Sisters stranded at remote B.C. gas station after bus driver ejects pair for expired tickets
'I never, ever want any parent to have to go through this,' mother says
A B.C. mother says a Greyhound bus driver forced her two young daughters off an Alberta-bound bus in the middle of the night last weekend, abandoning the girls at a remote truck stop not far from the Highway of Tears.
The sisters, aged 12 and 16, waited alone for almost five hours while a family friend drove through the night to rescue them.
Greyhound has launched an investigation, but a spokesman said it appears the girls' tickets had expired.
"I never, ever want any parent to have to go through this. I don't want any child to have to feel how my children felt," their mother, Vanessa Aubichon, told CBC News as she wept. "I'm furious. I'm sad. I'm upset."
Aubichon's daughters, Chelsie Kazakoff, 12, and Jessie Kazakoff, 16, live with their father in Alberta, but were visiting their mother in Prince George, B.C., over spring break.
Aubichon bought them round-trip Greyhound bus tickets at the Prince George depot. She said she asked the clerk to set the return date for Sunday, so the girls would be back at their father's house in Sylvan Lake, Alta., the night before school started.
Girls left on overnight Greyhound
While Aubichon was at work, family friend Brent Valkowsky saw the girls off at the Greyhound bus station in downtown Prince George. He watched as the driver took their tickets and the girls boarded the overnight bus, which left Prince George at 12:05 a.m. on April 3.
Several hours later, the girls were scheduled to change buses in the dark at a Greyhound stop at a remote gas station and fast food outlet in Valemount, B.C., at 3:35 a.m.
Aubichon said the girls boarded the second bus for the next leg of the trip to Red Deer via Edmonton.
But she says the driver told her daughters their tickets had expired and his bus was fully booked, so they'd have to get off.
Aubichon says the Greyhound driver told the girls that if they waited in Valemount through the night, they might be put on a morning bus that would get them back home to Alberta in 23 hours.
You don't just leave two girls behind. Who does that?- mother Vanessa Aubichon
That's when she fielded a frantic phone call from daughter Jessie.
"She's like, 'Mom, Mom, the bus driver left us!' You could hear it in her voice. She was absolutely scared.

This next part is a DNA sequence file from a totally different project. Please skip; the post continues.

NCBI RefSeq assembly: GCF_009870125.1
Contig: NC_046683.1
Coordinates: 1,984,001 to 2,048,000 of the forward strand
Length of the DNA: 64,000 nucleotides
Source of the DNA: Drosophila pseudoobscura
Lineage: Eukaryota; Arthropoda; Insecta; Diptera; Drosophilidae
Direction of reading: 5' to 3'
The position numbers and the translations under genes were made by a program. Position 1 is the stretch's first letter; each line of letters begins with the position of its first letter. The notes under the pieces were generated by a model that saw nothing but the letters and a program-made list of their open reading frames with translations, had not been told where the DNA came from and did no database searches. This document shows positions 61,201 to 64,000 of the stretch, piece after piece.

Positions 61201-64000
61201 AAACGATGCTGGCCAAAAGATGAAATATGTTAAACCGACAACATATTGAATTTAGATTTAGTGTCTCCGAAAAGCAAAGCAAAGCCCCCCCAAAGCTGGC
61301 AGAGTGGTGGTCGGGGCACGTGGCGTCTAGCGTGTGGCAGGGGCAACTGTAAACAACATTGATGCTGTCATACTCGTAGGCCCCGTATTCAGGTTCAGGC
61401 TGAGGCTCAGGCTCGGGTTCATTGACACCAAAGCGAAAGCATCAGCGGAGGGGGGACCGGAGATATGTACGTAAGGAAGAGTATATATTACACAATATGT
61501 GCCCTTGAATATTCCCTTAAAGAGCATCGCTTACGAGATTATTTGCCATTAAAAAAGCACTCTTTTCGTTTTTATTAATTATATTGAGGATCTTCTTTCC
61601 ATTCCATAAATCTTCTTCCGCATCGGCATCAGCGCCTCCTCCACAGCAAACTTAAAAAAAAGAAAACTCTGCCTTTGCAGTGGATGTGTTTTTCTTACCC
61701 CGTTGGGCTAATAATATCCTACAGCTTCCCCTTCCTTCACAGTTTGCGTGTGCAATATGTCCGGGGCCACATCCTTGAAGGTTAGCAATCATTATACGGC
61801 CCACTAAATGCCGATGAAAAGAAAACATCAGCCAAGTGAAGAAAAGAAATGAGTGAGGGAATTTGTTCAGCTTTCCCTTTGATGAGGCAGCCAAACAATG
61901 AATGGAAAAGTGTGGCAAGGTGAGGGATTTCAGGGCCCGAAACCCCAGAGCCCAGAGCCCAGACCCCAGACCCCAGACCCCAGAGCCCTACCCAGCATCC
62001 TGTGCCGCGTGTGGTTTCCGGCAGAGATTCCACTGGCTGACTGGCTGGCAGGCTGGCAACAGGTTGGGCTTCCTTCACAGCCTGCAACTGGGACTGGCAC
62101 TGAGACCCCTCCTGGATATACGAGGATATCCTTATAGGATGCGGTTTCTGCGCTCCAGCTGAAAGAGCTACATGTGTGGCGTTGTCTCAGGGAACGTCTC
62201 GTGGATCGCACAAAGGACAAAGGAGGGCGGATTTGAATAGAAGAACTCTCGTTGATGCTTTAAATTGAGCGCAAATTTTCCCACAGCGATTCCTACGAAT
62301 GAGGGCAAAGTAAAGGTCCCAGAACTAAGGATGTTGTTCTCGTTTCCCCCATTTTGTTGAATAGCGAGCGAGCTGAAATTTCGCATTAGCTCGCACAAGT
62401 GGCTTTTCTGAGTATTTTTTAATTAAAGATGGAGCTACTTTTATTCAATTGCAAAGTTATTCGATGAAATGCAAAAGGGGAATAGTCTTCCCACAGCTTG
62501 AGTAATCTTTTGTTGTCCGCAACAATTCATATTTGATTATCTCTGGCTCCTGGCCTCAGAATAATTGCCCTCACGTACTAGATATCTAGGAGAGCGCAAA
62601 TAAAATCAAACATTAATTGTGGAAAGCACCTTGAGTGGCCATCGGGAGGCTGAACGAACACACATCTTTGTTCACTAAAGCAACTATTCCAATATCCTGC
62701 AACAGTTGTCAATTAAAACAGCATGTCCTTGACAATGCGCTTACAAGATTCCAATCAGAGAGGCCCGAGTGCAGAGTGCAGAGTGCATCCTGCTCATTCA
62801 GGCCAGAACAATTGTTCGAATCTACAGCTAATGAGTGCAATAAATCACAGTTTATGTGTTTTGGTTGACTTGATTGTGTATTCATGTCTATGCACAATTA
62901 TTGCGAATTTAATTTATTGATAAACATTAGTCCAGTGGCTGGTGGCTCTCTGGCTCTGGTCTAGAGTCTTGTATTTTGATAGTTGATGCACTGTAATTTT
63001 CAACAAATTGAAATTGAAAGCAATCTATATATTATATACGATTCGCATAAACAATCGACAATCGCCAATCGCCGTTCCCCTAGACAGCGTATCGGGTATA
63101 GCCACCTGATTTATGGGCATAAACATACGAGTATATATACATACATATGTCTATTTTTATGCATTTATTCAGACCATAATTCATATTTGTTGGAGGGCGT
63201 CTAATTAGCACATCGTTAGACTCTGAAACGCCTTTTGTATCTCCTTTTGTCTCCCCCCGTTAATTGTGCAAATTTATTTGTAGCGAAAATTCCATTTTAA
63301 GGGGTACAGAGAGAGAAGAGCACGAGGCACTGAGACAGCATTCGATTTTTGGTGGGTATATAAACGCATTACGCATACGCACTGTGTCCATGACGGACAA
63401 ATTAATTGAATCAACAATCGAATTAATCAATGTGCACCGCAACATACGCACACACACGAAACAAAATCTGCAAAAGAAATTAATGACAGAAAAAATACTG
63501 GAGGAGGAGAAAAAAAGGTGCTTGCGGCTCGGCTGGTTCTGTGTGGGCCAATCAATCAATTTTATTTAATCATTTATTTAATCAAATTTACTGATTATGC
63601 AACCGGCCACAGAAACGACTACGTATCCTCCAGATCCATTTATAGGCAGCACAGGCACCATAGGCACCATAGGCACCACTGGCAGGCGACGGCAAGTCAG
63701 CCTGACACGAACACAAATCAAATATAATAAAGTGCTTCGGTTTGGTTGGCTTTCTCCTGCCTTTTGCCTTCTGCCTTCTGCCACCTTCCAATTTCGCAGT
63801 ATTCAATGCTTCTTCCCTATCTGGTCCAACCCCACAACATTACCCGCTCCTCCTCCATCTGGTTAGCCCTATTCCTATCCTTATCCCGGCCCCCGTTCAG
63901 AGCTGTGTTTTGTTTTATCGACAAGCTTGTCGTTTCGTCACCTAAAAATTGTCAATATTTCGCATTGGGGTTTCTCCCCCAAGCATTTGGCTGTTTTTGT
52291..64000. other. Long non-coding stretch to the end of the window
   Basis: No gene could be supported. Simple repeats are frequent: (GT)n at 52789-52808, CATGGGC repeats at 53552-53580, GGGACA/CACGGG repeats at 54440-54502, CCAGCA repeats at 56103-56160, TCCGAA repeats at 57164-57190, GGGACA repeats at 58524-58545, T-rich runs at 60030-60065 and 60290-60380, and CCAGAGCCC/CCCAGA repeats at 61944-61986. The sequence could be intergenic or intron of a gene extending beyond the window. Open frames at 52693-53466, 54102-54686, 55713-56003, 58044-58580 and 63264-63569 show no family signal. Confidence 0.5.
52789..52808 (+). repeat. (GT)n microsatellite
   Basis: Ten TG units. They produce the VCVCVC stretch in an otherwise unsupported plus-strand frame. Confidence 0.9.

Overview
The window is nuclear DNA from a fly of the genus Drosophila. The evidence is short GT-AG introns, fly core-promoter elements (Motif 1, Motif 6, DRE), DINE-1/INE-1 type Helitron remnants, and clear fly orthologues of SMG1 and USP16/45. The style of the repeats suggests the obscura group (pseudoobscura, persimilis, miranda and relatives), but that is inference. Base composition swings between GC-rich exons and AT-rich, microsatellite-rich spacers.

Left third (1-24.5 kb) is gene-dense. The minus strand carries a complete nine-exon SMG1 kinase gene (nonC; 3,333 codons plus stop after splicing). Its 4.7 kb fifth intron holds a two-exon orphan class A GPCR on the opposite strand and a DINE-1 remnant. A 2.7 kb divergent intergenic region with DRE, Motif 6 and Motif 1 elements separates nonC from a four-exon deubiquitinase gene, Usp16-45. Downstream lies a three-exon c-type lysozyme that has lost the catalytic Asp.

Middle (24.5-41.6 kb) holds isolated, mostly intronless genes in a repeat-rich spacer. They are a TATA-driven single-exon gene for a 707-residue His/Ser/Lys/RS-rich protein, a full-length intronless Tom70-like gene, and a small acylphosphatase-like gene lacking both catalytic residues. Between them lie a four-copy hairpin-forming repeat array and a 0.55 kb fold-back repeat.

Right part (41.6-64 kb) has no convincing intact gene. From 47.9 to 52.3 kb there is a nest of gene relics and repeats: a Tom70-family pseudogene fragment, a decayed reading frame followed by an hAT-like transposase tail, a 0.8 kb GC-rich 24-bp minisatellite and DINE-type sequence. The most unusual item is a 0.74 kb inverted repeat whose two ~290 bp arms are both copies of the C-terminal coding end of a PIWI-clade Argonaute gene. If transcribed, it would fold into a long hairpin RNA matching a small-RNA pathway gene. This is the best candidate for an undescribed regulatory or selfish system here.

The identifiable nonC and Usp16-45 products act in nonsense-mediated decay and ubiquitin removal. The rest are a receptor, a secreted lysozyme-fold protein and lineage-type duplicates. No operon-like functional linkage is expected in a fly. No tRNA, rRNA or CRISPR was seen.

"The fact they could leave them like that, with nowhere to go, knowing they have no one.
"You don't just leave two girls behind. Who does that? Who does that?"
'I don't have a clue where they are'
Aubichon said she was in a panic.
"I burst into tears. I was in hysterics, hyperventilating. I don't have a clue where they are. I don't know what to do because I don't drive."
Aubichon managed to reach Valkowsky, who owns a truck, and a second friend who agreed to drive, and sent them off to Valemount, a three-hour drive, in the middle of the night. The town is about 20 kilometres south of Highway 16, known as the Highway of Tears due to the number of unsolved murders and disappearances of women along the route.
Aubichon said she spent the next few hours calling her daughters and weeping.
"I cried myself right out. I paced my floor the whole time, back and forth, back and forth."
Her friends arrived in Valemount to rescue the girls just after daylight.
"I could see they were scared," said Valkowsky. "As soon as I got there, they just hugged me and wouldn't let go."
Valkowsky and the friend then drove the girls to their father's house in Alberta.
Meanwhile, Aubichon tried to reach Greyhound. She was told by a customer service representative that Greyhound would consider giving her a refund if she filed a formal letter of complaint.
"I don't even care about the money," said Aubichon. "Do you understand what you just did to two little girls?"
CBC News contacted Greyhound at its corporate office in Dallas, Texas.
Greyhound 'taking this matter very seriously'
"We are taking this matter very seriously and are currently conducting an investigation to find out exactly what happened," Greyhound spokeswoman Lanesha Gipson said in an email.
Gipson said an initial investigation shows the girls' tickets expired two days before they travelled. "With the second bus at capacity, we had no empty seats for the customers to travel."
She said the driver "still wanted to be helpful and called the driver of the next scheduled bus, who agreed to transport them."
"Because our tickets are date and time specific, we encourage customers whose travel plans have changed to have their tickets reissued for another date," said Gipson.
But Aubichon said Greyhound staff should not have let her daughters board the bus in Prince George and travel the first leg of their journey if the tickets had indeed expired.
"The lady who sold the bus tickets, the driver who took the bus tickets, nobody paid any attention," she said.
Aubichon said she wants to ensure no other young passengers ever go through what her daughters endured, and no parent suffer what she did.
"Absolutely, I had my fears about putting them on Greyhound," she said. "But it was my cheapest way of getting them here."
"I urged them to take the bus because I wanted to see my daughters so badly. And this is what happens."